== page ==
Review: Mary Oliver’s poetic gifts
“Listen,” writes Mary Oliver, urging the reader to put aside questions and doubts as she describes terns wheeling over ocean waves, “maybe such devotion, in which one holds the world/ in the clasp of attention, isn’t the perfect prayer,/ but it must be close.” With Devotions, Oliver, who died on January 17 at age 83, offers a record of her attentiveness to the world in over 200 poems selected from more than 20 books. Frequently quoted in sermons, homilies and spiritual literature, Oliver has been something of a “go-to” poet for Christians who want to articulate the presence of holiness in the world of living things.
Devotions begins with Oliver’s most recent work, from Felicity (2015) and ends with selections from her first book (No Voyage and Other Poems, 1963). Over half a century and 400 pages, Oliver’s subjects remain consistent. Devotions often finds the poet rising early to welcome morning, setting out to chronicle the impermanent beauty of the natural phenomena near her home, which in many of these poems means the ponds, fields and woods near Provincetown, Massachusetts. Here the readers will encounter foxes and songbirds, snakes and deer, dogs and fish, each creature perfectly doing its part to enhance the beauty of the world.
Oliver’s focus on the wild landscape is so intense that it is almost startling when human figures (beyond the poet) intrude; rarely does she write about her family or engage with contemporary events. This lends her work a sense of timelessness, as if the New England she describes could be Robert Frost’s. Unavoidably, though, failures of human stewardship and the detritus of modernization upset the harmony Oliver adores. Anger marks some poems, a “lost joyfulness.” She warns in “Of the Empire,” “We will be known as a culture that feared death/ and adored power,” a culture that does not care enough “about the quality of life for/ people (other people), for dogs, for rivers.”
For Mary Oliver, the intricate beauty of nature is itself a poem and an answer to the impatient questions tormenting us, in our ambition to know, to dissolve mystery.
But this is a tonal departure; overwhelmingly these are poems of empathy, delight and awe, brimming with praise and gratitude for creation—for the dying goldenrod joyfully spilling its gold; for the fish and “her soft eggs” and the kingfisher’s “peerless, terrible beak”; for the roses that do not question, but bloom. “Joy is not made to be a crumb,” she writes, while also acknowledging “loss is the great lesson;” we have been called “to love what is lovely, and will not last.”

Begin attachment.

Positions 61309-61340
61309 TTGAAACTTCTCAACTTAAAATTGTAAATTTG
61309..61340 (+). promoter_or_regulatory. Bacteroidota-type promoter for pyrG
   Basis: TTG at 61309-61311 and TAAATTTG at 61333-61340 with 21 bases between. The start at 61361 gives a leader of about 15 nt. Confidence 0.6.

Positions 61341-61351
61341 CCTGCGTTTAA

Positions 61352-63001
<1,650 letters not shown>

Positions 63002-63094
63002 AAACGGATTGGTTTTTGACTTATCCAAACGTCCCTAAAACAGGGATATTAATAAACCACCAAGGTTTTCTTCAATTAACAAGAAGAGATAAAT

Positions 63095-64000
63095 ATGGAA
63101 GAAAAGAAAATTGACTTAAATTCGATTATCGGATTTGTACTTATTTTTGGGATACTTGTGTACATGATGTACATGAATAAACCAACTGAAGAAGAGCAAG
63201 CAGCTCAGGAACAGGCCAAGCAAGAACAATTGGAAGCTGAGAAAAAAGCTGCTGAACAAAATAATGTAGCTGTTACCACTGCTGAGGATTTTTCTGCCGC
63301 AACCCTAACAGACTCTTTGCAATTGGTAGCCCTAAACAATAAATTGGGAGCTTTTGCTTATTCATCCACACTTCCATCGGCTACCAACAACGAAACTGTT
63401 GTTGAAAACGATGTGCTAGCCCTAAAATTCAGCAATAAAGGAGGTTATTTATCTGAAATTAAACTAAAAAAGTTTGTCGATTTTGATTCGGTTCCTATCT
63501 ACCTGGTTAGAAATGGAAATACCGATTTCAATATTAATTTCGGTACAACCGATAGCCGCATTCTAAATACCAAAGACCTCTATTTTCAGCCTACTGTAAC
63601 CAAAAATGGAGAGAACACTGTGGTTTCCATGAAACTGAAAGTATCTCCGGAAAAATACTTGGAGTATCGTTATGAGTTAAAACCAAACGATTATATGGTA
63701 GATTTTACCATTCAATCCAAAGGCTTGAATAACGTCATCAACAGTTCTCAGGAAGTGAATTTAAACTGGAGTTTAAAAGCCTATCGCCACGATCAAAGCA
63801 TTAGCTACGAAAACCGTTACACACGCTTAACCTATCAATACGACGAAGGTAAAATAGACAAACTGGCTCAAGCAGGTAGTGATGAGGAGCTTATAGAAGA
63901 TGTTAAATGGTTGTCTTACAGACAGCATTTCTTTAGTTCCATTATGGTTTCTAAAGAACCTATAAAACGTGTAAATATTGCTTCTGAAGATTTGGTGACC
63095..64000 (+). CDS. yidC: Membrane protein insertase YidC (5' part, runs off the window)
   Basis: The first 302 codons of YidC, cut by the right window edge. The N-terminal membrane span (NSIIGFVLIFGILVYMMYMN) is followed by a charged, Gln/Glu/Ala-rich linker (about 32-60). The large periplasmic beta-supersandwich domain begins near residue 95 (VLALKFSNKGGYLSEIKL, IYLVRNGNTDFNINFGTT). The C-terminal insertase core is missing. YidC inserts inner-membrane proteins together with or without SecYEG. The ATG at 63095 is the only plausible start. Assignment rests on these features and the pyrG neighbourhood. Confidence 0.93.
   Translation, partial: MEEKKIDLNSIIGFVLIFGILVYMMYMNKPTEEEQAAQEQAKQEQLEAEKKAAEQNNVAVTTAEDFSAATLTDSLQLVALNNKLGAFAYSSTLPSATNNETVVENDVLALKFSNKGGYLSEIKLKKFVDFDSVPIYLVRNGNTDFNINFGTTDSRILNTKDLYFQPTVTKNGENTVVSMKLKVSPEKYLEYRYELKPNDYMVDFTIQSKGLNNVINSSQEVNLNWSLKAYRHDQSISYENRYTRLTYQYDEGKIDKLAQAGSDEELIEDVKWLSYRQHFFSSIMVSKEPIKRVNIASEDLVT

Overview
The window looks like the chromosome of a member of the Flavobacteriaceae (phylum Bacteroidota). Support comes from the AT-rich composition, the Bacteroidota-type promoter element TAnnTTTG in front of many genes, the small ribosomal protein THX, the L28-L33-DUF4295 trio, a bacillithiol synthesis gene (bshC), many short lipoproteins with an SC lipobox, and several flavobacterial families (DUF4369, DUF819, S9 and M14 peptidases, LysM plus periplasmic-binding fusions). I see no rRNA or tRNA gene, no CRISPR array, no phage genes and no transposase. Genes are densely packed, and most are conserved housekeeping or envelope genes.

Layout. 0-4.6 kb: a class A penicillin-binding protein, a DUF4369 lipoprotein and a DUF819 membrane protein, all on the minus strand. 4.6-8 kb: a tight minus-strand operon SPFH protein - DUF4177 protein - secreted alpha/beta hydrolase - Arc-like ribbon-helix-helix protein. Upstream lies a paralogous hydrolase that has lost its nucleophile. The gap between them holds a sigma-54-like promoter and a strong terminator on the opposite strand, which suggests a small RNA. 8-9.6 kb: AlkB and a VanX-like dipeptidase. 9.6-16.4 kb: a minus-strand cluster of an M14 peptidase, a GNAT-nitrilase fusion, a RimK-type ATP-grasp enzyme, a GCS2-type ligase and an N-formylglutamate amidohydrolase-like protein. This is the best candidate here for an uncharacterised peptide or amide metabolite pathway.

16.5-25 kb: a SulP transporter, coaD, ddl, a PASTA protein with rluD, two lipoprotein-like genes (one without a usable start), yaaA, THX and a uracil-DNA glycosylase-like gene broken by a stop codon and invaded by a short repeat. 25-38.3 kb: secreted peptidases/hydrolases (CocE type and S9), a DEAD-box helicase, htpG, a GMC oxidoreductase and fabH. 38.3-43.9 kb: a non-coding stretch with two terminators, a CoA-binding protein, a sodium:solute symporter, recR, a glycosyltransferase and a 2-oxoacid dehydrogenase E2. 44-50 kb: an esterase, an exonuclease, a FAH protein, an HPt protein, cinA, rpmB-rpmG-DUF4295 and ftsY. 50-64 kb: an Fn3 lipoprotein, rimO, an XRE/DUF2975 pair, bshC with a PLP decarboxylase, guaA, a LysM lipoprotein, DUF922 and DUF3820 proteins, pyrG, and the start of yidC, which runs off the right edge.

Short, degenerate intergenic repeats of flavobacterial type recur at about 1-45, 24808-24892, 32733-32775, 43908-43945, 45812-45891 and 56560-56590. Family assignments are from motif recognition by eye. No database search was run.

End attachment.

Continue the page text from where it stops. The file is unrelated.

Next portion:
Though Oliver won both the Pulitzer Prize and the National Book Award, many critics have mistaken her popularity for a lack of seriousness and her familiar subjects for unsophisticated simplicity. (The New York Times, for example, never published a full-length review of any of her books.) Oliver’s poems may appear informal—only in the very earliest work is strict meter or rhyme apparent—but each is carefully constructed. Lines tumble down the page to mimic the cascading song of a thrush; two columns of short lines make up a poem about long-legged herons “fishing/ in the robes/ of the night.” In another poem, lack of punctuation replicates the ceaseless beating of a butterfly’s wings.
While the play of ornamental, formal language found more frequently in Oliver’s earlier poems is undeniably satisfying, the simpler, pared-down grace of her later work is perhaps even more engaging. Sonically pleasing, her conversational style, peppered with repetition and mild questions, invites readers to share in her project of attentiveness. After describing a swan as “an armful of white blossoms/ a perfect commotion of silk and linen” she asks (in a gentle counterpoint to Rilke), “And have you too finally figured out what beauty is for?/ And have you changed your life?”
For Oliver, the intricate beauty of nature is itself a poem and an answer to the impatient questions tormenting us, in our ambition to know, to dissolve mystery.
“Instructions for living a life:
Tell about it.”
If nature is a poem, in our devotion to it Oliver advises us to “accept the miracle,” to make of our lives a prayer.
The last poem in Devotions is also one of Oliver’s earliest, “Morning in a New Land.” The poet wakes as Adam alone in Eden, “parting the leaves/ Like tissue on some vast, incredible gift.” To turn the leaves of Devotions is to glimpse that gift.